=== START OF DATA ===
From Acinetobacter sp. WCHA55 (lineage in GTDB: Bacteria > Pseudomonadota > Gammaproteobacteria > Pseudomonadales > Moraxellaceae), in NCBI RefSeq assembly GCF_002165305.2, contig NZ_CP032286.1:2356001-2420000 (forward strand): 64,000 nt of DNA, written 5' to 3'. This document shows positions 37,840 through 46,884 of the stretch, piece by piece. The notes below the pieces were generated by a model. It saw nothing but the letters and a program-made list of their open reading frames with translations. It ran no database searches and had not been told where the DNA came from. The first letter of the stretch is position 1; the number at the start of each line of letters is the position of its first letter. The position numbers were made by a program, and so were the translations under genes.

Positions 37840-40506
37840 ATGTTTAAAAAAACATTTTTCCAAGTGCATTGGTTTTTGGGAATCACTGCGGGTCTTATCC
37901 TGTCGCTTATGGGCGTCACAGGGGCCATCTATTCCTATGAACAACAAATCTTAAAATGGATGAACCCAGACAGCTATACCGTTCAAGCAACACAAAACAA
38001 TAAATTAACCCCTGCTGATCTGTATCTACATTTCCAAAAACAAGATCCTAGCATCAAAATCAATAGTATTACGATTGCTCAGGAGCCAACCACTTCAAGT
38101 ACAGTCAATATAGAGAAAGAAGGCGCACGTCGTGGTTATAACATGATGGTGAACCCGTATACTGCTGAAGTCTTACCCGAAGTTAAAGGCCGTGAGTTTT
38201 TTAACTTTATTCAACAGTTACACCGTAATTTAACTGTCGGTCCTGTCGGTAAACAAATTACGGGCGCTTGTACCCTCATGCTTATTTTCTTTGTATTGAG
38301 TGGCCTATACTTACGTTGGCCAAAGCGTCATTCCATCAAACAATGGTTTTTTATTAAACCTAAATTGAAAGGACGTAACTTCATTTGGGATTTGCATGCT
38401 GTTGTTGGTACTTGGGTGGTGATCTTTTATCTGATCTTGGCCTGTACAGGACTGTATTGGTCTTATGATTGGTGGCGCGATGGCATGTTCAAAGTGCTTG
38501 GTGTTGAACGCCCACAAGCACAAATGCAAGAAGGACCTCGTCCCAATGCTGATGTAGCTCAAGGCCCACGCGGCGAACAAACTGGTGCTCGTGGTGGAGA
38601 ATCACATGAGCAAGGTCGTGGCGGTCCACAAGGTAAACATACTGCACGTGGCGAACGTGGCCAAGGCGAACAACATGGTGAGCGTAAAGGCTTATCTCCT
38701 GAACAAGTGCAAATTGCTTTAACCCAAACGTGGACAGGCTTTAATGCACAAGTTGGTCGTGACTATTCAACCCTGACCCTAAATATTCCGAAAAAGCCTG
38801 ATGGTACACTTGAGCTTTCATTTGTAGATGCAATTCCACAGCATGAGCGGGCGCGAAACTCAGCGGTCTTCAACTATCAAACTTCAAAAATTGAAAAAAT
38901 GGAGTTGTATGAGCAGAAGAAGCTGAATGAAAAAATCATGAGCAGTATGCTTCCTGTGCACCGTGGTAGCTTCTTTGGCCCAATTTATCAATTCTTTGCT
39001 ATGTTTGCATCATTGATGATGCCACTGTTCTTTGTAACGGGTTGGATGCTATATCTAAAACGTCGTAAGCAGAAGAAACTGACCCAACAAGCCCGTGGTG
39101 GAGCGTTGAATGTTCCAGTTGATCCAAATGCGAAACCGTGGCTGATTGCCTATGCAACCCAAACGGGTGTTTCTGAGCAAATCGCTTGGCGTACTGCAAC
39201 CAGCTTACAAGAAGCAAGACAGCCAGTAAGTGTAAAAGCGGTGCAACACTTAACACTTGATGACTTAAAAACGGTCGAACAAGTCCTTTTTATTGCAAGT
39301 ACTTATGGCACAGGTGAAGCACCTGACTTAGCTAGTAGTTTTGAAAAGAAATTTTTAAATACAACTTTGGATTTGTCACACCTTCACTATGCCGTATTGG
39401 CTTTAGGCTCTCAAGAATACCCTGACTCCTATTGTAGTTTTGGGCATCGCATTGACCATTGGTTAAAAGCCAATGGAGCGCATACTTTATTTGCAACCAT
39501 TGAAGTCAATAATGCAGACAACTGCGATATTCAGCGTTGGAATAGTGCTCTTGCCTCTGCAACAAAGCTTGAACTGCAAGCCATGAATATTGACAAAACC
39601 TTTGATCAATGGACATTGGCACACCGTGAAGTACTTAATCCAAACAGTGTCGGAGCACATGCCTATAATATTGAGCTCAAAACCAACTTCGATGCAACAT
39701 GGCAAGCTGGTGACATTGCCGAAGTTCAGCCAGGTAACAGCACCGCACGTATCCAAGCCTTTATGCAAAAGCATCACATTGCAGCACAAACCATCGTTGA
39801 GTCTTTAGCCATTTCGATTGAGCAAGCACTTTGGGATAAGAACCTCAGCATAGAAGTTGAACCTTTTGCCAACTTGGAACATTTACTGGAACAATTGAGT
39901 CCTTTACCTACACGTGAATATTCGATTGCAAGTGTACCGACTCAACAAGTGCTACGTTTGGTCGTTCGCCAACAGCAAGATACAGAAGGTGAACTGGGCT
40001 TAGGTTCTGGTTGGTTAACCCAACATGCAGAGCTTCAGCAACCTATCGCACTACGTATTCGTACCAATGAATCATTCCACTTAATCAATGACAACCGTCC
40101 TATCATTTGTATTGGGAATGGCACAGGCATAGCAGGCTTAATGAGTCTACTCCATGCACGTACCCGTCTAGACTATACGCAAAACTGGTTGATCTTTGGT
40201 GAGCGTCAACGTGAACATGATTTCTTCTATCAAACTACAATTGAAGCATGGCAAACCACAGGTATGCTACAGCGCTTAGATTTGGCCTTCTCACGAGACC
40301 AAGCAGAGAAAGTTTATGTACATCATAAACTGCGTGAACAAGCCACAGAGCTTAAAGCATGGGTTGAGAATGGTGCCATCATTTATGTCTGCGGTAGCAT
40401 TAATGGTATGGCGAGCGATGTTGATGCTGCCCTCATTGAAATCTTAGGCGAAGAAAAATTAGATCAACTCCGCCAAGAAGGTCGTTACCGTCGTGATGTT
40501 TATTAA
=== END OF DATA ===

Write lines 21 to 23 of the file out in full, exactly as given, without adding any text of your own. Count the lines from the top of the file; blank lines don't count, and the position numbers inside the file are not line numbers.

39601 TTTGATCAATGGACATTGGCACACCGTGAAGTACTTAATCCAAACAGTGTCGGAGCACATGCCTATAATATTGAGCTCAAAACCAACTTCGATGCAACAT
39701 GGCAAGCTGGTGACATTGCCGAAGTTCAGCCAGGTAACAGCACCGCACGTATCCAAGCCTTTATGCAAAAGCATCACATTGCAGCACAAACCATCGTTGA
39801 GTCTTTAGCCATTTCGATTGAGCAAGCACTTTGGGATAAGAACCTCAGCATAGAAGTTGAACCTTTTGCCAACTTGGAACATTTACTGGAACAATTGAGT